Final results from Iran’s February 26 elections show that Iranian President Hassan Rohani and his reformist allies won 15 out of Tehran’s 16 seats in the Assembly of Experts, a powerful 88-member assembly tasked with choosing Iran’s next supreme leader.
Two prominent hard-line clerics, Ayatollah Mohammad Yazdi and Ayatollah Taghi Mesbah Yazdi, lost their seats on the assembly.
Reformists also won all 30 of Tehran’s contested seats in the country’s 290-seat parliament.
Millions cast their ballots on February 26 to elect the 290-seat parliament as well as members of the 88-strong assembly, which consists of mostly elder and senior clerics.
Elsewhere in the country, the parliamentary results appeared to be split between moderates, hard-liners, and independent candidates.
Reports suggested as many as 50 seats had no clear winner and could require a second round runoff vote in April or May.
Rohani's ally, former President Akbar Hashemi Rafsanjani, is leading the race for the Assembly of Experts in the Iranian capital. Rohani is currently in the third position. Tehran will send 16 candidates to the assembly.
The hard-line cleric Ahmad Jannati, who chairs the powerful Guardians Council, was in 15th position.
The vote was the first in Iran since the lifting of international sanctions under a landmark nuclear deal reached by Tehran and world powers last year.
Reformists had urged voters to cast ballots for a coalition of pro-reform and relatively moderate candidates -- the so-called List Of Hope -- to prevent the reelection of hard-liners and ultra-conservative clerics.
The moderates' gains come despite the disqualification of thousands of candidates, including prominent reformist figures, by hard-liners on the Guardians Council.
Reformist and moderate newspapers welcomed the reformist win in Tehran.
"Decisive Win For The List of Hope In Tehran," the Shargh daily wrote on its front page, which carried a picture of Rohani and Rafsanjani.
Prominent Iranian economist Saeed Laylaz, who served as an adviser to former reformist President Mohammad Khatami, told the BBC that the gains by the moderates were beyond their expectations.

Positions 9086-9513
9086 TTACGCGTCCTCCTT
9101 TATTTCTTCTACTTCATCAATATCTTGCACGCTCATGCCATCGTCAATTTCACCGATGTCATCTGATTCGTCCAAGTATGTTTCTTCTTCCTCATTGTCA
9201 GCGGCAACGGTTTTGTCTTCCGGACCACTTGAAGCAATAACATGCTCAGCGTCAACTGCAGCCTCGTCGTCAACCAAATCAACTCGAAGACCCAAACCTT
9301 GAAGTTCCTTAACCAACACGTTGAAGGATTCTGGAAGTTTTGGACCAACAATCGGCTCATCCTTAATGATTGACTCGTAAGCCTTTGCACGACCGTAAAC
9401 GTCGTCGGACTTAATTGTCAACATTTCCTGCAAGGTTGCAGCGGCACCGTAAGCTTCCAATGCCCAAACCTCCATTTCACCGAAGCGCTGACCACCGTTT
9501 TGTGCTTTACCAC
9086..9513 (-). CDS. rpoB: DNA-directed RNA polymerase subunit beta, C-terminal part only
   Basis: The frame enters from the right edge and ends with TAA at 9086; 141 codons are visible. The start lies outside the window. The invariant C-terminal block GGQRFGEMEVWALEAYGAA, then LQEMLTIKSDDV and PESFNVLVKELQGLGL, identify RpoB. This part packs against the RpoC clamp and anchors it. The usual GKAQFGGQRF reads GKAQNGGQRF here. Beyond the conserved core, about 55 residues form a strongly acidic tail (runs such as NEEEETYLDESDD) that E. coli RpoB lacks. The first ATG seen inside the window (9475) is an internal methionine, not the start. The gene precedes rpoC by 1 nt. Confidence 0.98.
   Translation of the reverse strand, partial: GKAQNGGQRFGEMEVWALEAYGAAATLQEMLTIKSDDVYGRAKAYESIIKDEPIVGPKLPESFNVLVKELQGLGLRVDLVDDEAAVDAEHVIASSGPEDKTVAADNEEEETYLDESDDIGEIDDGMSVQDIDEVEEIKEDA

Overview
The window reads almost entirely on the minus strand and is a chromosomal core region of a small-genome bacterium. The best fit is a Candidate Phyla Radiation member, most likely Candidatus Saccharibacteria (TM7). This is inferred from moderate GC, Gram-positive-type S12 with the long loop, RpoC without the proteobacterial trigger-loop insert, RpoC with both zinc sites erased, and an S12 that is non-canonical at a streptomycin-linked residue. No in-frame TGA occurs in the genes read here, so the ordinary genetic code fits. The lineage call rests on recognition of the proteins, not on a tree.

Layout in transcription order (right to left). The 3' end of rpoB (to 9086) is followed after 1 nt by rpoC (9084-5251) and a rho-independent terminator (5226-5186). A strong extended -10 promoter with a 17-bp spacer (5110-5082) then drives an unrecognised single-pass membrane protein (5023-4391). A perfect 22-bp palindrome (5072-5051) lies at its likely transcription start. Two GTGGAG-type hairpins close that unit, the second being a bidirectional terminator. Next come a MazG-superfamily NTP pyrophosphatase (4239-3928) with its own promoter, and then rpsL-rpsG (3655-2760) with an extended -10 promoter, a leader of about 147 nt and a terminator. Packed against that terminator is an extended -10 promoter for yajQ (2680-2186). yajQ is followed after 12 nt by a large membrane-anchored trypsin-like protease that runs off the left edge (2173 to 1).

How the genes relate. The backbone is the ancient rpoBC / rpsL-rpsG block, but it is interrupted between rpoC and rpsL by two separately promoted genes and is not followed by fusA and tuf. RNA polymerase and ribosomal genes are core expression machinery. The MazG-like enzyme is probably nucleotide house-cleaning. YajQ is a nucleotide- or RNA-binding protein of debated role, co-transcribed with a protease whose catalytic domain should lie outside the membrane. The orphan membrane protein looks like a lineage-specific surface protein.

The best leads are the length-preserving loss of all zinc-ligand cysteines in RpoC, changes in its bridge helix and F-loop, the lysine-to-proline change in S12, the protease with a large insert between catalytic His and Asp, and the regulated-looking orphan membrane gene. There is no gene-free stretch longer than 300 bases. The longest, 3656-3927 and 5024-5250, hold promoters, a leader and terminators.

“In Tehran, it is marvelous," Laylaz said.
He added: “In the whole country, it is beyond our initial expectation because we didn’t suppose that we will be in a majority together with independent candidates."
Ali Alizadeh, a London-based Iranian analyst, told RFE/RL's Radio Farda that Rohani's political position is likely to be strengthened as the result of the vote.
However, he added that the hard-liners have not been defeated.
"These elections are likely to give, to some extent, more power to Rohani and tie the hands of the hard-liners," Alizadeh said in a telephone interview. "But the forces known as hard-liners have not been eliminated from the parliament."
Iran’s Supreme Leader Ayatollah Ali Khamenei praised the "wise and determined" Iranian nation for its high participation in the twin votes.
In a statement released on February 28, Khamenei said those elected to the parliament and the Assembly of Experts, and other Iranian officials, should prioritize Iran’s national interests over "their personal and factional demands."
He also said that they should stand "bravely" against "foreign meddling."
“I hope the next parliament will act responsibly toward people and God," Khamenei said in the statement posted on his website.
The head of Iran's judiciary, Ayatollah Sadegh Amoli Larijani, praised people’s "responsible" participation in the vote while accusing reformists of working with Westerners to prevent hard-liners from being reelected to the Assembly of Experts.
In a statement issued on February 27, Larijani claimed reformists had coordinated with "American and English media outlets" to prevent what he called some senior servants of the people from entering the assembly.
"Is this type of coordination with foreigners in order to push out these figures from the Assembly of Experts in the interests of the establishment?" he said in a statement.
The powerful Islamic Revolutionary Guards Corps (IRGC) also praised the "high turnout" in the elections, claiming that it demonstrated the commitment of Iranians to "revolutionary and Islamic values."
"There is no doubt that the election winners will do their best to protect Iran's dignity, power, and independence; resolve the main issues for society and the people; and defeat the [United States] by their awareness and wisdom," the IRGC said in a statement published by the hard-line Fars news agency.
Iran's Interior Minister Abdolreza Rahmani Fazli said on February 27 that over 60 percent of eligible voters, about 35 million Iranians, had cast their ballots in the elections.